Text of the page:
are interested in how the brain controls reproduction through the
neuroendocrine system with emphases on development, hormone signaling, gene
expression, circadian rhythm, and mouse models of human disease.
|Hormone Action in the Pituitary|
testosterone, and progesterone regulate pituitary luteinizing hormone (LH) and
follicle-stimulating hormone (FSH) in concert with pulsatile GnRH from the
hypothalamus and autocrine activin and other growth factors. The interactions
of these signaling cascades produce differential regulation of the synthesis
and secretion of LH versus FSH from the gonadotrope cell of the pituitary
leading to fertility, the estrous cycle, puberty, and menopause. We utilize in
vitro, cell culture, and in vivo genetic mouse models to understand the
integration and interactions of these signaling cascades.
|GnRH Neuron Development|
The GnRH neurons are born in the olfactory placode
at e11 in the mouse, only 800 cells total. They migrate up to the olfactory
bulb and back down to the hypothalamus. Defective migration or the accompanying
differentiation of GnRH neurons is a cause of human infertility. We study both mouse and cell culture models of
differentiation and migration, elucidating roles for homeodomain proteins,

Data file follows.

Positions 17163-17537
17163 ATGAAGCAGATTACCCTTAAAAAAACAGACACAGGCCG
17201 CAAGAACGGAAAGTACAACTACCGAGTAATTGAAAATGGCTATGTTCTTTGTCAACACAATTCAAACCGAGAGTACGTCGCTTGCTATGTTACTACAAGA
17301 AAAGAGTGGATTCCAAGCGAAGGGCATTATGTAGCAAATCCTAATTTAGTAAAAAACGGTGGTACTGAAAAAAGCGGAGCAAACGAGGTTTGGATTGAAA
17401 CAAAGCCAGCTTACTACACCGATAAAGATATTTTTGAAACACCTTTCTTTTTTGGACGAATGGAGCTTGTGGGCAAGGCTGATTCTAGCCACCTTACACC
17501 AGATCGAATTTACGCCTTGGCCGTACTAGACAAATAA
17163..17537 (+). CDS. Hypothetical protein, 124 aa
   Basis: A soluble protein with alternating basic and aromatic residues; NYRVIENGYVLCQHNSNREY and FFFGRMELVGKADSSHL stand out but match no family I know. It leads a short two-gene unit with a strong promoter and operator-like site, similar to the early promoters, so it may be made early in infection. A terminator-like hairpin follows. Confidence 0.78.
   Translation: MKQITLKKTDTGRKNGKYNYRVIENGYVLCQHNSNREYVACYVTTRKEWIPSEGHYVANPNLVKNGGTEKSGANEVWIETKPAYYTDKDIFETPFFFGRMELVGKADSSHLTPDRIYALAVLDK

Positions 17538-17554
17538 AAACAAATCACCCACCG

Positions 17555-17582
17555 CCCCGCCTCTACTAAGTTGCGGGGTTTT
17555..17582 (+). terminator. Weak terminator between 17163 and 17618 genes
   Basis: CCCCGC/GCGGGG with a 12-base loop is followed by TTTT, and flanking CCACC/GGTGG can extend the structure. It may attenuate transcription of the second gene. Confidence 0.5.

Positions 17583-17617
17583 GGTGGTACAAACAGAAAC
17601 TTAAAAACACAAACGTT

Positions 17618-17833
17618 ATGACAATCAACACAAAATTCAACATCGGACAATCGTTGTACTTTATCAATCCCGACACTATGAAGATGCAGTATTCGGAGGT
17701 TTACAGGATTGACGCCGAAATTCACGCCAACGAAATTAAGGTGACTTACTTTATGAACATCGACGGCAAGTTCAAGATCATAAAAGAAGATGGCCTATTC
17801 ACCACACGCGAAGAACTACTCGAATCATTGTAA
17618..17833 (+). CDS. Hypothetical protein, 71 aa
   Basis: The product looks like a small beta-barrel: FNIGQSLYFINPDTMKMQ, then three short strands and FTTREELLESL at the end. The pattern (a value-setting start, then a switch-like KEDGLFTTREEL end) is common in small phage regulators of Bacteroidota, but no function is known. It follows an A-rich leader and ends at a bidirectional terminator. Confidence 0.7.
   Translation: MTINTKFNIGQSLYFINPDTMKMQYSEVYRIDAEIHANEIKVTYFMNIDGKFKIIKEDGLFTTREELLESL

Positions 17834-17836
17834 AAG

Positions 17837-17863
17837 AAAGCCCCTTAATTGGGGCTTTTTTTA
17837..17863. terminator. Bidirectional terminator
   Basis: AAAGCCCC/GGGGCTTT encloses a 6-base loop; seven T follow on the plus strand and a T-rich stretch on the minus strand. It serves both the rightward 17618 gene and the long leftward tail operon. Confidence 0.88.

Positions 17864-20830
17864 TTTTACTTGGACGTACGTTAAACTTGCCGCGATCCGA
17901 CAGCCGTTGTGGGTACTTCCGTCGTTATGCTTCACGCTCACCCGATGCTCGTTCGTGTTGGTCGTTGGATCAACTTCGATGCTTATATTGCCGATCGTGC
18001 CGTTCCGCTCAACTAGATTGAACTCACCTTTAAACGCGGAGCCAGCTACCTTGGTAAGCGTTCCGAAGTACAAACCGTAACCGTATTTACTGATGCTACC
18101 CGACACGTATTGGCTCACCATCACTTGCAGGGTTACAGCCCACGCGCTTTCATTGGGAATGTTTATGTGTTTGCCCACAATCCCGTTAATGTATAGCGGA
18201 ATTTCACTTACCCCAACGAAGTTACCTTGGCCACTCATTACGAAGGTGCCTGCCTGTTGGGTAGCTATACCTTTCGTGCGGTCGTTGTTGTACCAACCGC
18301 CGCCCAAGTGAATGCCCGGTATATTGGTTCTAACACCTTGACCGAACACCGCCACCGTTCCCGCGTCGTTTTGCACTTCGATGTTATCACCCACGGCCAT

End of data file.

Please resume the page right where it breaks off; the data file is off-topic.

neuropeptides and their receptors, chromatin modifications, and transcriptional
co-repressors and co-activators and determining their mechanisms of action.
||Pituitary Cell Fate|
Cell fate of the gonadotrope within the pituitary is determined by internal genetic programs coupled with external cues. We study both mouse and cell culture models of differentiation and migration, elucidating roles for homeodomain proteins, neuropeptides and their receptors, chromatin modifications, and transcriptional co-repressors and co-activators and determining their mechanisms of action.
||Circadian Rhythms in Reproduction|
of circadian rhythm genes leads to profound infertility, absent puberty and
estrous cycles, and lack of pulsatile GnRH secretion. Studying the actions of
the “clock” genes in an immortalized hypothalamic neuron that secretes GnRH in
the physiological pulsatile pattern, along with reproductive function in
genetically modified mice, will reveal the molecular mechanisms for specifying
the rhythms of the reproductive cycle and pulsatile depolarization of the
hypothalamic neurons. Steroid hormone feedback contributes to these rhythms and
regulates the estrous cycle, puberty, and reproductive senescence. Thus,
studies with targeted knock-out of nuclear receptors and clock genes in mice
coupled with studies of cells in vitro can reveal the underlying mechanisms of